Genetically modified crops: Prakash Javadekar emphasises ‘proper caution’

Aug 07 2014, 03:18 IST
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SummaryAmid a row over field trials of genetically modified (GM) crops in the country, Union environment minister Prakash Javadekar on Wednesday emphasised on “proper caution” but said “nobody can say no to science”.

Amid a row over field trials of genetically modified (GM) crops in the country, Union environment minister Prakash Javadekar on Wednesday emphasised on “proper caution” but said “nobody can say no to science”.

"Yesterday, somebody asked me about the field trials of GM crops. I have said we are not saying no to science. Nobody can say no to science. We have to take proper caution. We have to take proper action. But you cannot deny, we are not living in Galileo’s times," the minister said at a meet on ‘IPCC AR5: What it means for stronger, more inclusive India’ in the Capital.

The environment ministry is yet to give approval for field trials of certain varieties of GM crops.

The ministry, however, had stated that the Genetic Engineering Approval Committee (GEAC) has recommended certain cases for field trials.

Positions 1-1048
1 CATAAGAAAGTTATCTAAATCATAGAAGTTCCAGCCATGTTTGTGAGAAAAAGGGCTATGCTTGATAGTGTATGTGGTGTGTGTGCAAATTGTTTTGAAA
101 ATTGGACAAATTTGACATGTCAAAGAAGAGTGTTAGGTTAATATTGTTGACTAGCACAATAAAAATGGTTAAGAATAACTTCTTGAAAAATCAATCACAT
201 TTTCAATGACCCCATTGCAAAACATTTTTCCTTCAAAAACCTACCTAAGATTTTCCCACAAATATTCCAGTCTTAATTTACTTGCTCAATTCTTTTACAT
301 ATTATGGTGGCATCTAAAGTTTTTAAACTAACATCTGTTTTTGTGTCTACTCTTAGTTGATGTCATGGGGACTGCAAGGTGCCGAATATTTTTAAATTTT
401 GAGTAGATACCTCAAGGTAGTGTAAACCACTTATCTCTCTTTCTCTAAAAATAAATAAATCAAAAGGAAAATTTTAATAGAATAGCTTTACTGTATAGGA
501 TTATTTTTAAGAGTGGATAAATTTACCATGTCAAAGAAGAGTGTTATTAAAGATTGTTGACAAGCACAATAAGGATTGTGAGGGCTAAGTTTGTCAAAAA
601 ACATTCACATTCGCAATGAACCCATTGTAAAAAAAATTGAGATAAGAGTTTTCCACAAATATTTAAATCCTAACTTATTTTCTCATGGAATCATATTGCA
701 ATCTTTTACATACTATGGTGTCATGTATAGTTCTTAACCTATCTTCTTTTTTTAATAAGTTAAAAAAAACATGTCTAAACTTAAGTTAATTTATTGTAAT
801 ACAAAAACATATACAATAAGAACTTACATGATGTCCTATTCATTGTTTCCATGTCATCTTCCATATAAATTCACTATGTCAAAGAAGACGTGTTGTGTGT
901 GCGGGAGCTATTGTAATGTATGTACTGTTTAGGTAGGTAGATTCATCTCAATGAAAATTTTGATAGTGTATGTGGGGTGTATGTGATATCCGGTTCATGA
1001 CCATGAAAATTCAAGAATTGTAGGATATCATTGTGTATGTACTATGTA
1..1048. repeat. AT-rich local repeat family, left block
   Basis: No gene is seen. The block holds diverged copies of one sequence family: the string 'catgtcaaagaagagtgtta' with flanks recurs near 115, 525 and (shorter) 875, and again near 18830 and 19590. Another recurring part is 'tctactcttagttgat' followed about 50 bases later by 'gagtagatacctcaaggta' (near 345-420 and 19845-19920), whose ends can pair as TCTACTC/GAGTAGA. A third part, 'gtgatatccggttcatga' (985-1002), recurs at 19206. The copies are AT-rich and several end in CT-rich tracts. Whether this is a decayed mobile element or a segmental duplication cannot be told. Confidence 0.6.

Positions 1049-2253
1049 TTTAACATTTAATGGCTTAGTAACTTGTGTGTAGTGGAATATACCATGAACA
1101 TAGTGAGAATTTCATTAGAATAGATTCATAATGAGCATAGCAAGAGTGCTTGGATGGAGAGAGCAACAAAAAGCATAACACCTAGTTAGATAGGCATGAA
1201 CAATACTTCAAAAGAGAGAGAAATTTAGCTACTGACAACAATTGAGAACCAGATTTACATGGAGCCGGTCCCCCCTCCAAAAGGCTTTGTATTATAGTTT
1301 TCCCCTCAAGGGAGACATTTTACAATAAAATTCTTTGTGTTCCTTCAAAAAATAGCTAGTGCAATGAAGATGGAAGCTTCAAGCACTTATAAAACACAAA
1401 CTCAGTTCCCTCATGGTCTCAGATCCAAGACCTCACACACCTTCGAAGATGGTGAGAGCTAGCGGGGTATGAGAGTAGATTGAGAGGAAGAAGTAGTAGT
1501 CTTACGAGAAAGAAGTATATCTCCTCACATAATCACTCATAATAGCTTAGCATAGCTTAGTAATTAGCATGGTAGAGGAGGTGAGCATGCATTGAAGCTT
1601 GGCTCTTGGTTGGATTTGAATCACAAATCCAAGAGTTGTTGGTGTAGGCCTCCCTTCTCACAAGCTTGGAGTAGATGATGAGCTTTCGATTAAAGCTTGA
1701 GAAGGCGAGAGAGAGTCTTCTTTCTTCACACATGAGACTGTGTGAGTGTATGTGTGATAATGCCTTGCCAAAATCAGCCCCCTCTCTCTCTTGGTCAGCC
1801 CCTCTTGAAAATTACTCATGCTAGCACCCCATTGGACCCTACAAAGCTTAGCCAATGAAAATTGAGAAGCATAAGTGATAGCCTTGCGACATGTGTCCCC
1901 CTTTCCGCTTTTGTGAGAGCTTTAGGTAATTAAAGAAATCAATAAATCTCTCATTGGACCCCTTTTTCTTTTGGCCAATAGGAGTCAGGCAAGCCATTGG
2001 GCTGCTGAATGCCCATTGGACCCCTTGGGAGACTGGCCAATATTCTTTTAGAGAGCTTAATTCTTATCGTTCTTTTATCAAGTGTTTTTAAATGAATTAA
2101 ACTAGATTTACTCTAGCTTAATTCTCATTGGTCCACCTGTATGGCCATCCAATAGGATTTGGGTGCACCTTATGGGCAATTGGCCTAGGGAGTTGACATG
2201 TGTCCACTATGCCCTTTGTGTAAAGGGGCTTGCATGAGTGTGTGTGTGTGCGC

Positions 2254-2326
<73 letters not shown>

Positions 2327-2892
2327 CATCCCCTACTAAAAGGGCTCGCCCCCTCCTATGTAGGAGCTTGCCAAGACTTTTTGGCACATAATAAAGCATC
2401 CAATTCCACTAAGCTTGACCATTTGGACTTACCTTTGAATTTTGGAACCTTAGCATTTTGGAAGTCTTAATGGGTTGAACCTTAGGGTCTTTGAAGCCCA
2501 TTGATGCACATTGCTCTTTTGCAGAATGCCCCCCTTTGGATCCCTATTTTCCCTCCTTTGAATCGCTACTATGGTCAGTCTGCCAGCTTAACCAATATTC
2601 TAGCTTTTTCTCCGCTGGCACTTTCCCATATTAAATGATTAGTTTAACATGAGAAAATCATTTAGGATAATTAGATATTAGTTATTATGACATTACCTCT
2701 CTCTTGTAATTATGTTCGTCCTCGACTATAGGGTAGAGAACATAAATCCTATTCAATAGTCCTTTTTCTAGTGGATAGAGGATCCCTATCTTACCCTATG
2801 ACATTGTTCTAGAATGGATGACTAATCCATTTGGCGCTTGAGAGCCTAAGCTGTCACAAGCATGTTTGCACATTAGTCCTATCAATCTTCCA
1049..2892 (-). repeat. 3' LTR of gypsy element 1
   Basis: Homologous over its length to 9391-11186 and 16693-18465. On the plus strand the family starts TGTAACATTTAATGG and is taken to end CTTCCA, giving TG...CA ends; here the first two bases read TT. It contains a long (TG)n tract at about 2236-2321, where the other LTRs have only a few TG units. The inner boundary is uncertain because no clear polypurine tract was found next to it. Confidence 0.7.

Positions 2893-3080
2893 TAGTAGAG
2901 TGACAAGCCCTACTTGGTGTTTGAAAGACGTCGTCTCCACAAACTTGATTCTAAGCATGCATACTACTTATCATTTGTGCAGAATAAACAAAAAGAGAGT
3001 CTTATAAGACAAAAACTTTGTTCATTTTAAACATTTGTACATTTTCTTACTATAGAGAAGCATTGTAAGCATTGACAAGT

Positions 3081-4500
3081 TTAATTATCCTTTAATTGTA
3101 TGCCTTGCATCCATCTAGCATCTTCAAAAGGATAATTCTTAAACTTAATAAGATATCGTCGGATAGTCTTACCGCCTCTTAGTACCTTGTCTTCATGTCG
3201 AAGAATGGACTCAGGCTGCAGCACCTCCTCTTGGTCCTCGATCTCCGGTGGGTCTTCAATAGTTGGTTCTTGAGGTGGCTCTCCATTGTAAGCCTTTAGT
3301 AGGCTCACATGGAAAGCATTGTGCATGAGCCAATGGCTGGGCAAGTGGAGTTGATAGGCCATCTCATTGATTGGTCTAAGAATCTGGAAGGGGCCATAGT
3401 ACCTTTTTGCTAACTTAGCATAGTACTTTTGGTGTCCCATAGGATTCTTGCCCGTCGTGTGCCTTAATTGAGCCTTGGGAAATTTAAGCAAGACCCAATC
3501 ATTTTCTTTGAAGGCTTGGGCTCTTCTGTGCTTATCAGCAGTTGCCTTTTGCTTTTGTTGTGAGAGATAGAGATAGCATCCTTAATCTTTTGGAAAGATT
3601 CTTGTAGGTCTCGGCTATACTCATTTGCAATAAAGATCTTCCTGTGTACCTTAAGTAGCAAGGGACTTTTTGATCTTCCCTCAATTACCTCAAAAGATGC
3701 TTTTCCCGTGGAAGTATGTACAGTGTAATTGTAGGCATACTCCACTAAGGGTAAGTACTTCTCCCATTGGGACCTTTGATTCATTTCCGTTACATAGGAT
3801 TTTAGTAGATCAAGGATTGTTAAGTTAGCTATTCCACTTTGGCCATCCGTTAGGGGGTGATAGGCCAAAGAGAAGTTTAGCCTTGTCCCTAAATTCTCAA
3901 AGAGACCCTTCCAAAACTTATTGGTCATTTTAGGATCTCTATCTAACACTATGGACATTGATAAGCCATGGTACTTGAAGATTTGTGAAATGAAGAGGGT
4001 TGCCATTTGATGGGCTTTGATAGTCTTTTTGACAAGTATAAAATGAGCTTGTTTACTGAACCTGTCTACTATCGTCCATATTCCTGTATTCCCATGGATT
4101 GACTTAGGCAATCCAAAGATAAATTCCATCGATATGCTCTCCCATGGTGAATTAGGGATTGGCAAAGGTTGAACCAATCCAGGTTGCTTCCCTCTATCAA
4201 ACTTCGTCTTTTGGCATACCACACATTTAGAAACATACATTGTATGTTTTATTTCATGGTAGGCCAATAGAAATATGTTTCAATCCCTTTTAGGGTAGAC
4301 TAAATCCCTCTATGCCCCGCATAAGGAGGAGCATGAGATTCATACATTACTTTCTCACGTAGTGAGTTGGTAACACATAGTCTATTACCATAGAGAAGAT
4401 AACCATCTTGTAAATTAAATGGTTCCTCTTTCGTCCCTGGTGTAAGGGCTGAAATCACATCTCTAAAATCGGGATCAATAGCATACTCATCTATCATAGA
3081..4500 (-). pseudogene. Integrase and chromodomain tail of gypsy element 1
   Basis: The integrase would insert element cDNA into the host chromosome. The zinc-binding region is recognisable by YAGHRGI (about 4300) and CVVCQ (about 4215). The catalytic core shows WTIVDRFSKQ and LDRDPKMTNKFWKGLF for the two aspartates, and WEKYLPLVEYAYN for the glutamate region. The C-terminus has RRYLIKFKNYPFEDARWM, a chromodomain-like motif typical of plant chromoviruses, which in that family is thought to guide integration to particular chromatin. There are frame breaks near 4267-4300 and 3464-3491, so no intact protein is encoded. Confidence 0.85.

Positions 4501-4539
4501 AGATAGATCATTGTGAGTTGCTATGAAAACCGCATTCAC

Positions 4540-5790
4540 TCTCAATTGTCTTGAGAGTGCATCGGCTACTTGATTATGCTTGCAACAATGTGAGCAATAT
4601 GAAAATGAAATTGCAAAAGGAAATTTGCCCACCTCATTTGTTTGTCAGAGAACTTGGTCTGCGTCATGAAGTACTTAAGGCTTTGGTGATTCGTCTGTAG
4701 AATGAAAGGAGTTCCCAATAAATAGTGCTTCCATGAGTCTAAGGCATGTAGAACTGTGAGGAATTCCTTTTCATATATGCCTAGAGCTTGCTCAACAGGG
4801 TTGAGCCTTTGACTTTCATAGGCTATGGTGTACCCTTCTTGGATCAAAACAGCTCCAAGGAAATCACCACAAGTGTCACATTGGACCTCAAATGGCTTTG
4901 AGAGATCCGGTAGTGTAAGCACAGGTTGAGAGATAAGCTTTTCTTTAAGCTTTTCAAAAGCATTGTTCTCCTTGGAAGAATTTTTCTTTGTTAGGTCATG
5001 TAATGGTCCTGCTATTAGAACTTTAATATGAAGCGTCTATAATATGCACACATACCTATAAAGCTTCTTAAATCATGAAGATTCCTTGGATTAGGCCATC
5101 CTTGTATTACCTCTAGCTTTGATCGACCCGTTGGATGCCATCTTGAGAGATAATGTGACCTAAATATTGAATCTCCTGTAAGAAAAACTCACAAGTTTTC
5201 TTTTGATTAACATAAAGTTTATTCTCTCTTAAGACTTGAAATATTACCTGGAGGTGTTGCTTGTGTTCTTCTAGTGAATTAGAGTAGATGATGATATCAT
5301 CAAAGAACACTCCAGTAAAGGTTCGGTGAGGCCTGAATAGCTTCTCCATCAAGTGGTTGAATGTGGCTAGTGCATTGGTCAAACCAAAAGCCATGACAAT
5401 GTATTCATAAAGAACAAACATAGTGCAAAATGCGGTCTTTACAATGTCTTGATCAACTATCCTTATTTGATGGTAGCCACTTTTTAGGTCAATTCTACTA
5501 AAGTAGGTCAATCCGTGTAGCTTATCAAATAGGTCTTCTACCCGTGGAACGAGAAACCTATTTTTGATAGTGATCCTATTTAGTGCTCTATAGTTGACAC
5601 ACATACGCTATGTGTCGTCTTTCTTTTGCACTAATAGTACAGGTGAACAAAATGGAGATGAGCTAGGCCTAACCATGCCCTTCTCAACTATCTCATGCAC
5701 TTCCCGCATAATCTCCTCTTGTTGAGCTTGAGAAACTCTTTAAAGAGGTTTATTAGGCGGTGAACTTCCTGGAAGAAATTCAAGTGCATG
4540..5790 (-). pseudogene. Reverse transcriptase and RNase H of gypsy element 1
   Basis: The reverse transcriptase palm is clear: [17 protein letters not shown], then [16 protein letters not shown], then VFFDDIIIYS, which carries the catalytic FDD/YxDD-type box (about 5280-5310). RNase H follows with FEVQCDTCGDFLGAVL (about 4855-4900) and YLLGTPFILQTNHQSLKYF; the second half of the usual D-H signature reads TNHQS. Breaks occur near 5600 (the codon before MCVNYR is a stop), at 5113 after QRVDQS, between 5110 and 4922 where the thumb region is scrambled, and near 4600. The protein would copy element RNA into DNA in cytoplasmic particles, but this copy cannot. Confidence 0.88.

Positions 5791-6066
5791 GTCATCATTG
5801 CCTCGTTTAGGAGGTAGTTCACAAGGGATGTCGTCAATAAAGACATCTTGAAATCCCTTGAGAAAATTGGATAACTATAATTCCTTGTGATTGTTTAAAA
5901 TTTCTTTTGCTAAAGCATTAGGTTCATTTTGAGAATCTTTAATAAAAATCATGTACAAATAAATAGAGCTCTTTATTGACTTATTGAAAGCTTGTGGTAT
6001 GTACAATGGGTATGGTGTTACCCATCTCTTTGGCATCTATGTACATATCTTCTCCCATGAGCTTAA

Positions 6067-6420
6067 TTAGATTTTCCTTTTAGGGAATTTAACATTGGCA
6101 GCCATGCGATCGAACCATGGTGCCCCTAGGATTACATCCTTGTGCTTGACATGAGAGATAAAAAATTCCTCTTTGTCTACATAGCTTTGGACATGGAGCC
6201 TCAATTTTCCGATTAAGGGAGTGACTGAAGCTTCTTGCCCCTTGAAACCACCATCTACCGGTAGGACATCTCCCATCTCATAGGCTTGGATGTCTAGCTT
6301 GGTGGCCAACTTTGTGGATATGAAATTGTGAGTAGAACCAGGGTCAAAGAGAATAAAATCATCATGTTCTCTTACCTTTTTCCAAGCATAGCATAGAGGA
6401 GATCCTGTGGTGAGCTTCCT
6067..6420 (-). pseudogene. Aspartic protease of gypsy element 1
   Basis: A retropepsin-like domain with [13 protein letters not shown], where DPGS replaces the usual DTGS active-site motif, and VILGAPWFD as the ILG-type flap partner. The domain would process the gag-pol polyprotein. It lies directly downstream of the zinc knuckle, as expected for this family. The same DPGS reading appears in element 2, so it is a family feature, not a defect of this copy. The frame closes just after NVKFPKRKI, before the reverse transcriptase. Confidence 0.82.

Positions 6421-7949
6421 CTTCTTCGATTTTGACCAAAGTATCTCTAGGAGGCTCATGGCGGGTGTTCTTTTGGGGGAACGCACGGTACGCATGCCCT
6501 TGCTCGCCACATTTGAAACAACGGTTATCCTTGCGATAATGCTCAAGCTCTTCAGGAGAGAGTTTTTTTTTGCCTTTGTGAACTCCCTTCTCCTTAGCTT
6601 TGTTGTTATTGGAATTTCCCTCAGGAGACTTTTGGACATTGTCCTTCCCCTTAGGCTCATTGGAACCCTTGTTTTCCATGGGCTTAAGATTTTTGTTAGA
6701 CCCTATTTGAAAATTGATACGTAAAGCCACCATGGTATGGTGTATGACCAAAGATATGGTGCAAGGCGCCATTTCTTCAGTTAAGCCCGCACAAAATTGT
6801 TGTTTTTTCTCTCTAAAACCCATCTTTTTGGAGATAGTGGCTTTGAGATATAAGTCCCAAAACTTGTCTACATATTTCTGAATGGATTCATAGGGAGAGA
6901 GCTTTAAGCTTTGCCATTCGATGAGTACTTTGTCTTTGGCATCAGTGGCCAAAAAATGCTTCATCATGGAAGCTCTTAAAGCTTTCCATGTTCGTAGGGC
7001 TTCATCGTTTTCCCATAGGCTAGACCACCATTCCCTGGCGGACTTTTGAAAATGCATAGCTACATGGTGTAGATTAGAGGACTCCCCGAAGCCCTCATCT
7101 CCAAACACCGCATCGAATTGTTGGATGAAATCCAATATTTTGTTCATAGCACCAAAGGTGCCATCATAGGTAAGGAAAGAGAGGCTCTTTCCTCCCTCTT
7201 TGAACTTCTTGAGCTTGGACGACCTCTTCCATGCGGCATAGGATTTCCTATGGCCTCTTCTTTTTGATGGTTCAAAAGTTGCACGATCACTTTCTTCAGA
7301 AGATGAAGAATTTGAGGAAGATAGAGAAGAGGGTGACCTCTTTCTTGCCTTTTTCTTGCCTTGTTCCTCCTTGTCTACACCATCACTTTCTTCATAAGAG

The statutory body had permitted confined field trials of 13 GM crops, including rice, brinjal, chickpea, mustard and cotton, out of the 15 cases it considered.

However, the field trials, or small scale experiments, on these crops were subject to a ‘no-objection certificate’ from state governments.

Sangh outfits have opposed field trials of GM crops. Batting for cleaner fuel, Javadekar said he had urged the government to increase the norms on diesel emission while noting that the number of vehicles on roads double every 10 years.

Earlier addressing the gathering, IPCC chairman RK Pachauri said IPCC has completed three working group reports as part of the fifth assessment cycle.

He said there was a pestering need to reduce emissions of greenhouse gases particularly carbon dioxide at the earliest for limiting the temperature increase by two degree Celsius.

"If we follow the 'do nothing' scenario, move along business as usual, then we could see temperature increase as high as 4.8 degrees Celsius, which would be disastrous," he said.

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